Puritan – (1472-1750) – Most of this is histories, journals, personal poems, sermons, and diaries. Most of
this literature is either utilitarian, very personal, or religious. We call it Puritan because the majority of the
writers during this period were strongly influenced by Puritan ideals and values. Jonathan Edwards
continues to be recognized from this period.
Enlightenment – (1750-1800) – Called the Enlightenment period due to the influence of science and logic,
this period is marked in US literature by political writings. Genres included political documents, speeches,
and letters. Benjamin Franklin is typical of this period. There is a lack of emphasis and dependence on the
Bible and more use of common sense (logic) and science. There was not a divorce from the Bible but an
adding to or expanding of the truths found there.
Romanticism – (1800-1840) - Romanticism was a literary and artistic movement of the nineteenth century
that arose in reaction against eighteenth-century Neoclassicism and placed a premium on fancy,
imagination, emotion, nature, individuality, and exotica. There’s a movement here from personal and
political documents to entertaining ones. Purely American topics were introduced such as frontier life.
Romantic elements can be found in the works of American writers as diverse as Cooper, Poe, Thoreau,
Emerson, Dickinson, Hawthorne, and Melville. Romanticism is particularly evident in the works of the
New England Transcendentalists.
Transcendentalism – (1840-1855) -Transcendentalism was an American literary and philosophical
movement of the nineteenth century. The Transcendentalists, who were based in New England, believed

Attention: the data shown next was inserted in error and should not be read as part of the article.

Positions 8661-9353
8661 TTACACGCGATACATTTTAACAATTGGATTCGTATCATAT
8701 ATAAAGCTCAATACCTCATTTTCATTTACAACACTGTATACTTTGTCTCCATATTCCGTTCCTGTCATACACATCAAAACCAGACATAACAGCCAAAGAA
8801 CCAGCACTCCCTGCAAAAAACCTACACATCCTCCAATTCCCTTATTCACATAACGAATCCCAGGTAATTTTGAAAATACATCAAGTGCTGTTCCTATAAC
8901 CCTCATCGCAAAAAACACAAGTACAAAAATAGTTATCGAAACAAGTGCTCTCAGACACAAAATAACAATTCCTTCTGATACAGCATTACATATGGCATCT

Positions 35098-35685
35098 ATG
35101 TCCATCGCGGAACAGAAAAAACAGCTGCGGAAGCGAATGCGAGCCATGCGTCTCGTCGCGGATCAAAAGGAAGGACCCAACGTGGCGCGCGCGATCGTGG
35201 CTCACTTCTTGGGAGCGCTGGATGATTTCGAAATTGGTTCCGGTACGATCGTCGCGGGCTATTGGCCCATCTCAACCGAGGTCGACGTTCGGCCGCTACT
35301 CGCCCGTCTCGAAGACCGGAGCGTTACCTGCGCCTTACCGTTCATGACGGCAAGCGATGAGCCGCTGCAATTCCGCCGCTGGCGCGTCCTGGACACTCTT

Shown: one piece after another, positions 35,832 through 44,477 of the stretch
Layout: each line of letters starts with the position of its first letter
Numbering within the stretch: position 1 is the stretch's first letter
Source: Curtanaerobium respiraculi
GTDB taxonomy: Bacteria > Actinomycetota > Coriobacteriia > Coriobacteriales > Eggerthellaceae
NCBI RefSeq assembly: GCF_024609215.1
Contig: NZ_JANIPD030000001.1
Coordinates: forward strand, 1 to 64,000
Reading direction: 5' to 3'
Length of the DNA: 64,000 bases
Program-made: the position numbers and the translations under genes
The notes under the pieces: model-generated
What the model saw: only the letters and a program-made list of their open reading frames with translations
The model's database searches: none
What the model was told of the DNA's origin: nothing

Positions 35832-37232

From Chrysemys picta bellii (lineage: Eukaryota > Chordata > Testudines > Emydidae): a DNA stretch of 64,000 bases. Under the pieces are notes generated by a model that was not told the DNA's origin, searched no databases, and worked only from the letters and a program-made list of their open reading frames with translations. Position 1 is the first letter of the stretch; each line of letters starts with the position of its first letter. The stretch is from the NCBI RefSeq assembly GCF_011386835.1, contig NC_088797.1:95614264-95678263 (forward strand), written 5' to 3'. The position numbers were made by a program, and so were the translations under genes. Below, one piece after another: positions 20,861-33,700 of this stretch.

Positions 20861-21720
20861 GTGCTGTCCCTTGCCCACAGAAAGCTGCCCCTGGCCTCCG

that intuition and the individual conscience “transcend” experience and thus are better guides to truth than
are the senses and logical reason. Influenced by Romanticism, the Transcendentalists respected the
individual spirit and the natural world, believing that divinity was present everywhere, in nature and in each
person. The Transcendentalists included Ralph Waldo Emerson, Henry David Thoreau, Bronson Alcott,
W.H. Channing, Margaret Fuller, and Elizabeth Peabody. The anti-Transcendentalist (Hawthorne and
Melville) rebelled against the philosophy that man is basically good.
Realism – (1865-1915) - Realism is the presentation in art of the details of actual life. Realism was also a
literary movement that began during the nineteenth century and stressed the actual as opposed to the
imagined or the fanciful. The Realists tried to write truthfully and objectively about ordinary characters in
ordinary situations. They reacted against Romanticism, rejecting heroic, adventurous, unusual, or
unfamiliar subjects. The Realists, in turn, were followed by the Naturalists, who traced the effects of
heredity and environment on people helpless to change their situations. American realism is evident in the
writings of major figures such as Mark Twain and Henry James.
Naturalism – An outgrowth of Realism, Naturalism was a literary movement among novelists at the end of
the nineteenth century and during the early decades of the twentieth century. The Naturalists tended to
view people as hapless victims of immutable natural laws. Early exponents of Naturalism included
Stephen Crane, Jack London, and Theodore Dreiser.
Modern Age – (1915-1946) – An age of disillusionment and confusion—just look at what was happening
in history in the US during these dates—this period brought us perhaps our best writers. The authors
during this period raised all the great questions of life…but offered no answers. Faulkner, Steinbeck,
Fitzgerald, Hemingway, and Frost are all examples.
Harlem Renaissance – Part of the Modern Age, The Harlem Renaissance, which occurred during the
1920’s, was a time of African American artistic creativity centered in Harlem, in New York City.
Gothic – Gothic refers to the use of primitive medieval, wild, or mysterious elements in literature. Gothic
elements offended eighteenth-century classical writers but appealed to the Romantic writers who followed
them. Gothic novels feature places like mysterious and gloomy castles, where horrifying, supernatural
events take place. Their influence on Edgar Allan Poe is evident in “The Fall of the House of Usher.”

Literary Time Periods- American Literature